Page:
When we talk about meditation and mindfulness in recovery, many times we confuse the two for meaning the same thing. It’s easy to think that being mindful means meditation, but they’re different concepts. Mindfulness often times comes from the act of meditating. The word mindfulness quite literally means paying mind to or becoming aware of the present moment. Meditation is a way of quieting the mind, often leading to a state of mindfulness.

Meditation is the practice of becoming aware of the present in an attempt to quiet the mind. Popularly, sitting cross legged with your eyes closed is the most common way to meditate— with the goal to become aware of the thoughts that come, and not to become attached to them. Rather than labeling with a story attached to these thoughts, noticing them come and pass while leaving your mind as blank as possible. Many times, guided meditations are especially helpful for reaching a point of peace and relaxation.

Mindfulness is the practice of being mindful or aware of the present. As we’ve talked about meditation, it’s easy to see how mindfulness often comes from the practice of meditation. Mindfulness though can be achieved without a meditation practice by becoming to be aware of the present moment.

Mindfulness

How can we become mindful?

Taking mental notes of the senses while in any given situation is one of the first ways to becoming more mindful. When you’re eating, noticing and savoring the taste, being conscious of how we’re chewing and the textures of the food, or even noting the sounds that the food makes as we chew are some of the ways to achieve mindful eating.

By taking a little inventory of our senses in a situation, we begin the practice of awareness and insight into the ordinary moments of our lives, so we can do the same in some of the more extraordinary moments in our lives. Stressful situations are the perfect times to practice mindfulness, but can be the worst to begin the practice of mindfulness. Practicing in ordinary moments of ordinary days can help us harness the skills of awareness that are necessary to mindfulness in early recovery.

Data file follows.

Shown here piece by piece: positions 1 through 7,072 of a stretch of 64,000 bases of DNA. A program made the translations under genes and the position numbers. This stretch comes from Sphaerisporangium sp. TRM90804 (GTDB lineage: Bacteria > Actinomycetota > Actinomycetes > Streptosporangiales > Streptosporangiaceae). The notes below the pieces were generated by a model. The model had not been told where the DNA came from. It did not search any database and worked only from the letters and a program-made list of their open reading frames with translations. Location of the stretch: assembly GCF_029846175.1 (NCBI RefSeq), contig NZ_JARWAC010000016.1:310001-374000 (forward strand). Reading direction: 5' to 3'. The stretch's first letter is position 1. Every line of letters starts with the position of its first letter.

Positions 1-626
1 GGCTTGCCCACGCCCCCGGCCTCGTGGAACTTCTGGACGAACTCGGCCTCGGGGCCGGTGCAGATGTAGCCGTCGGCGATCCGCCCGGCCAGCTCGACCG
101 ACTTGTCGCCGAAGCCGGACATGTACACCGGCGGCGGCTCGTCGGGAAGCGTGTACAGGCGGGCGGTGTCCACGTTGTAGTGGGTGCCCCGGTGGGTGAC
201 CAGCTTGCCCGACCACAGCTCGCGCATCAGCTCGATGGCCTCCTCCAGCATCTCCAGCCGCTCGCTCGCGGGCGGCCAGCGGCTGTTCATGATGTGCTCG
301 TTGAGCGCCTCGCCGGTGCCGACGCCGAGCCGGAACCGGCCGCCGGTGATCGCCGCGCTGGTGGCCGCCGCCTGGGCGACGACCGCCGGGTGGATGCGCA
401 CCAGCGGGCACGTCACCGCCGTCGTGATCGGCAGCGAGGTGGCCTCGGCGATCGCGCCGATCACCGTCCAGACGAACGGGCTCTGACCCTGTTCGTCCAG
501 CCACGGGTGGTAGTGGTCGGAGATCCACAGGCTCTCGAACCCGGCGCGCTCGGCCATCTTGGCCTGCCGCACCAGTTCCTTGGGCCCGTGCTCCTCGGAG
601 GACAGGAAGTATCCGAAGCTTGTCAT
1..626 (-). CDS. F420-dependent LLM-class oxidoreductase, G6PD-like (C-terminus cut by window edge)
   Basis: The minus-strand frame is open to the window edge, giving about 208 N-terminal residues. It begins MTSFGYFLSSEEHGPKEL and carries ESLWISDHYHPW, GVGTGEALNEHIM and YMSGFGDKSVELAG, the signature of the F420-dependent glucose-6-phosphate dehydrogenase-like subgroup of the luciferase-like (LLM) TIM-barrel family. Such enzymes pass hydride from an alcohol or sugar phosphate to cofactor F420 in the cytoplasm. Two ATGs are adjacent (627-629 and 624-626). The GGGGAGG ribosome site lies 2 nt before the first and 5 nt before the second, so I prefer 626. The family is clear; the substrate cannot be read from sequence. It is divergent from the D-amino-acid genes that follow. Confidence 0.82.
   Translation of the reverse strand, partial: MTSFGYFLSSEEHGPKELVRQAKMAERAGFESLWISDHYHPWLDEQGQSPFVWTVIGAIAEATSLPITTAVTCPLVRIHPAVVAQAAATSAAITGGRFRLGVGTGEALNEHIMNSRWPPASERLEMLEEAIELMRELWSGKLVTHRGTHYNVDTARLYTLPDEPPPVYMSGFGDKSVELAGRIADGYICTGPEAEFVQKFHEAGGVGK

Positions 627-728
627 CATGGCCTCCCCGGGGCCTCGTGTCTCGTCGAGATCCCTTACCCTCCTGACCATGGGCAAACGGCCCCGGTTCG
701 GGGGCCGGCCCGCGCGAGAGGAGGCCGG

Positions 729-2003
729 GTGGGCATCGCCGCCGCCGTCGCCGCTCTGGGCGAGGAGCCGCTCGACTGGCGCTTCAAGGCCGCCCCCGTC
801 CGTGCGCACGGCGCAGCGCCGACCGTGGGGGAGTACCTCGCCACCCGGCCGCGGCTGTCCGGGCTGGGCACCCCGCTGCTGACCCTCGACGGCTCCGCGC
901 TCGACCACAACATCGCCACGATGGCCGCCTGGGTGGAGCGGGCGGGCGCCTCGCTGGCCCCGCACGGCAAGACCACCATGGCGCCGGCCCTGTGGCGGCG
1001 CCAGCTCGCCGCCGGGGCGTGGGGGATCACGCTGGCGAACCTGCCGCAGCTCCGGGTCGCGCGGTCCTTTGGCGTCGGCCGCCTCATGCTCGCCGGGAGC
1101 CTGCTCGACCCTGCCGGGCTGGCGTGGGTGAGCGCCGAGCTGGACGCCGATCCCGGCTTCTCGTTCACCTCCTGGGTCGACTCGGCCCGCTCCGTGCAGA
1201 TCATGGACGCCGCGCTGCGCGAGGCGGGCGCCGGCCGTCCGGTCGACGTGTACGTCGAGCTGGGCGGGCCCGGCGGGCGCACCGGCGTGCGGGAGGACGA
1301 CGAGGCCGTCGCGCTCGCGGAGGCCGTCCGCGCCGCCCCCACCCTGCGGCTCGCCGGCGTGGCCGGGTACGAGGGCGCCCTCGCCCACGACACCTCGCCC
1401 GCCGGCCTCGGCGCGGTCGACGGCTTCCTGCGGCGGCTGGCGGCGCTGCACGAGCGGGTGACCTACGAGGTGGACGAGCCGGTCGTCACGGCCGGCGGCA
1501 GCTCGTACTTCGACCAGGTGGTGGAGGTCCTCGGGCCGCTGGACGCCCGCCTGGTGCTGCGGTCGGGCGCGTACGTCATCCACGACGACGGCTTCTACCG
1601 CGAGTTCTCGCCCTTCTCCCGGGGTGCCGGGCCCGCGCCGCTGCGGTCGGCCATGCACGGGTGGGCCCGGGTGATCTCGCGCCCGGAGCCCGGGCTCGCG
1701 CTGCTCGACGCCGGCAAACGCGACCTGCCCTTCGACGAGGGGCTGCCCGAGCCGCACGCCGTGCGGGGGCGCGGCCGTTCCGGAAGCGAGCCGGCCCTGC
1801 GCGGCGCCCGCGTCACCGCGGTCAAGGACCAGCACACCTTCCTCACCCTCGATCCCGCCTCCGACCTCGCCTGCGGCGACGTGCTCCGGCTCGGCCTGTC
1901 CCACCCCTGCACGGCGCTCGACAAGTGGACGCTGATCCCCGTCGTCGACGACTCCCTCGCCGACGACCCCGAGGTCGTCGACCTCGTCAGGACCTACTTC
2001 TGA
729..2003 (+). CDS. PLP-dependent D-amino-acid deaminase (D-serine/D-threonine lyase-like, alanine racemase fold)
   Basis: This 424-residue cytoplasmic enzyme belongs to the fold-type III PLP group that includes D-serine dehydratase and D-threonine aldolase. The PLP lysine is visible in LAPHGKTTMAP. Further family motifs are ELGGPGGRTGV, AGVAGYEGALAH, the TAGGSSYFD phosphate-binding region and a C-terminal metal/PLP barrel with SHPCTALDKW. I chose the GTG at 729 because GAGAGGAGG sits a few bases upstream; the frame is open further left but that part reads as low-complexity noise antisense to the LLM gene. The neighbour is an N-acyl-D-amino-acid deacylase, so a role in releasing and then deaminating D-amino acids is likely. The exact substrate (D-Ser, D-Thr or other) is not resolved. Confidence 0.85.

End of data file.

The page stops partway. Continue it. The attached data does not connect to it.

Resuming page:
Walking meditation is another way in the middle ground between a formal meditation practice and cultivating mindfulness. Mindful meditation can be done with open eyes, and is a peaceful way of becoming aware of the present moment. The sensations of our feet, the coolness of a breeze or the warmth of the sunshine that touches our face— it’s often these sensations that we overlook when we’re trapped in the mindless tendencies we’ve learned in our lives. Much like stress and anxiety become a pattern of behavior, with a bit of practice, mindfulness can become a pattern of behavior as well.

Whether it’s through meditating, mindful eating, or noticing the sensations of our environment, the practice of mindfulness is a valuable tool in early healing recovery. Beginning our practice when things are going well with help us to overcome the moments of adversity and difficulties when life simply becomes life. If you or a beloved one are struggling with substance abuse, call Iris Healing Retreat at (818) 435-3936 or (818) 436 2646 for admissions. Your call is confidential and we will clarify any concern you may have. You can also verify your insurance online. We accept most PPO plans.